Missionary God. Missionary Bible.

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TODAY’S READING: Revelation 19–22 A stunning missionary Bible climaxes with our Missionary God returning to rule and reign with great power and glory over all the nations for all of time. When King Jesus comes back, He will be awe-inspiring and terrifying. He comes to judge and make war. His eyes will be fire and…

TODAY’S READING: Revelation 12–18 The Bible’s final book cannot stop repeating the grand theme of all Scripture, the very sum of history, the passionate heart of God. To fixate on plagues and pestilences is to miss the point. The attention of heaven is on God’s determined plan to glorify Himself through the praise of every…

TODAY’S READING: Revelation 6–11 The middle chapters of Revelation detail 21 plagues described in three sets: Seven seals, seven trumpets, and seven bowls. The plagues and judgments are terrible and awesome, and they serve to remind the reader and the world that the age of the cross (where Christ and His Christians turn the other…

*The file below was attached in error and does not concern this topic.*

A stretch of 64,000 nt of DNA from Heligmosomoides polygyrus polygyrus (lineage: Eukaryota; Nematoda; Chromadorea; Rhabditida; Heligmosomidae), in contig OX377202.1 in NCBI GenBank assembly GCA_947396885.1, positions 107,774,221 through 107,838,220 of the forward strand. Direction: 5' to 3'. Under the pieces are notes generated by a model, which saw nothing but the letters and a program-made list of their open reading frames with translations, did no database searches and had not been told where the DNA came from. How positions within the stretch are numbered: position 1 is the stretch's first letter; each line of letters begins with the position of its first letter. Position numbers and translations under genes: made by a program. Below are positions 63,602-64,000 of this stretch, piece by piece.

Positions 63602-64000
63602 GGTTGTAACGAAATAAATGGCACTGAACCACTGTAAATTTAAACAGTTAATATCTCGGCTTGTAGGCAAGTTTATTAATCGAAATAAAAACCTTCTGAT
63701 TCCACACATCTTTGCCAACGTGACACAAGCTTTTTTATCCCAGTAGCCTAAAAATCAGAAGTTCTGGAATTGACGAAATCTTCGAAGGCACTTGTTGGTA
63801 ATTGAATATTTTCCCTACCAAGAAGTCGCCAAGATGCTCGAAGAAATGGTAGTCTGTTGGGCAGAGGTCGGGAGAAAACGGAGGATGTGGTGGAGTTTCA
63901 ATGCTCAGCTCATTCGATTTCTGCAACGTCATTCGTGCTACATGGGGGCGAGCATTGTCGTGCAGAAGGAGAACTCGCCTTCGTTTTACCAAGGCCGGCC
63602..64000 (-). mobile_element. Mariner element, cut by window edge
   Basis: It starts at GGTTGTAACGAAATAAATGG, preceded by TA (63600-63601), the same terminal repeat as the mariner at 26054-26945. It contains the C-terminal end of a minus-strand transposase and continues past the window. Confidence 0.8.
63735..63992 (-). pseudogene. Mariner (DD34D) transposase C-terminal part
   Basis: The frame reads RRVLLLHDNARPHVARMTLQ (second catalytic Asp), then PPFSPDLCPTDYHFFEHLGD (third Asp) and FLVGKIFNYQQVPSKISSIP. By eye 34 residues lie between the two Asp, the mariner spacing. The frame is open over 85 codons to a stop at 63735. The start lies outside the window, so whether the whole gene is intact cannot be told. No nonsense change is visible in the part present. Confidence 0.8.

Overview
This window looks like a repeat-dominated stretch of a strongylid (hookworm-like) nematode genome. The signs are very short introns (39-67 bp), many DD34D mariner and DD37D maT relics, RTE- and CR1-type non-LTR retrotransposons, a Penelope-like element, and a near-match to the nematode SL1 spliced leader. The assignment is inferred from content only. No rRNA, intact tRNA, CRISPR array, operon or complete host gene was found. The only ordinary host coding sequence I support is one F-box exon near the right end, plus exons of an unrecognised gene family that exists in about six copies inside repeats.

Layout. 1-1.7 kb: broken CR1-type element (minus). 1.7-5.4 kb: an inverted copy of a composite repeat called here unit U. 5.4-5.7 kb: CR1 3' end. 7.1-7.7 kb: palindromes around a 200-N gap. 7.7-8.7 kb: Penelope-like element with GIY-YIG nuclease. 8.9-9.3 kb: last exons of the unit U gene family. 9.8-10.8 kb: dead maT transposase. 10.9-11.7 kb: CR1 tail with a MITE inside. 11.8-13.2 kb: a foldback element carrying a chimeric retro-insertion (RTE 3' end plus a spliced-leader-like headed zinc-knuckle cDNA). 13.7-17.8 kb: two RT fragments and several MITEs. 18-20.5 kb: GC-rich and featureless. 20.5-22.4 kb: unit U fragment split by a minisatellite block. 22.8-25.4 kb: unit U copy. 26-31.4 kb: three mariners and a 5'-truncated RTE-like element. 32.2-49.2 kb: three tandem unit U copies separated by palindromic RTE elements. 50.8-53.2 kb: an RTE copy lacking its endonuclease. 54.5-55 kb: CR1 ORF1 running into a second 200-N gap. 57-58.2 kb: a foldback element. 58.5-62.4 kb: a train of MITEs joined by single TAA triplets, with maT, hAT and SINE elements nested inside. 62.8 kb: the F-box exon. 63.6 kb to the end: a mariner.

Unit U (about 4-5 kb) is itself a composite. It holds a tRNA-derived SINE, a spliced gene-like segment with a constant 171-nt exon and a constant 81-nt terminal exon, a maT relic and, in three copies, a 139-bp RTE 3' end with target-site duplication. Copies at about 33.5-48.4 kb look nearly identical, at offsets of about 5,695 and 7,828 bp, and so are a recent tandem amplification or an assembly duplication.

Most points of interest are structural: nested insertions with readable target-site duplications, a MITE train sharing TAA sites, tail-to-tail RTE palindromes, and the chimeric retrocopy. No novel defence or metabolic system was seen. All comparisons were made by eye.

TODAY’S READING: Revelation 1–5 Four broad schools of interpretation have influenced how we understand Revelation. “Preterists” apply the book to John’s lifetime and the persecution of Domitian. “Historicists” view the book as describing the events from the ascension of Christ to His return. “Futurists” think the book refers mainly to the end times and the…

TODAY’S READING: 2 & 3 John Missions is centered in a robust Christology. John wrote his second epistle to a lady leading a house church, likely in Asia Minor, and his third to Gaius, most probably a member or leader in another church in Asia Minor. To the lady, John bluntly said that those who…

TODAY’S READING: 1 John It is noteworthy that by and large the apostles were martyred outside of Jerusalem and Israel. John, son of Zebedee, was perhaps the only sent one not martyred, though he too died outside of Israel. He wrote 1 John to Christians in Asia Minor around 85 A.D. just before he was…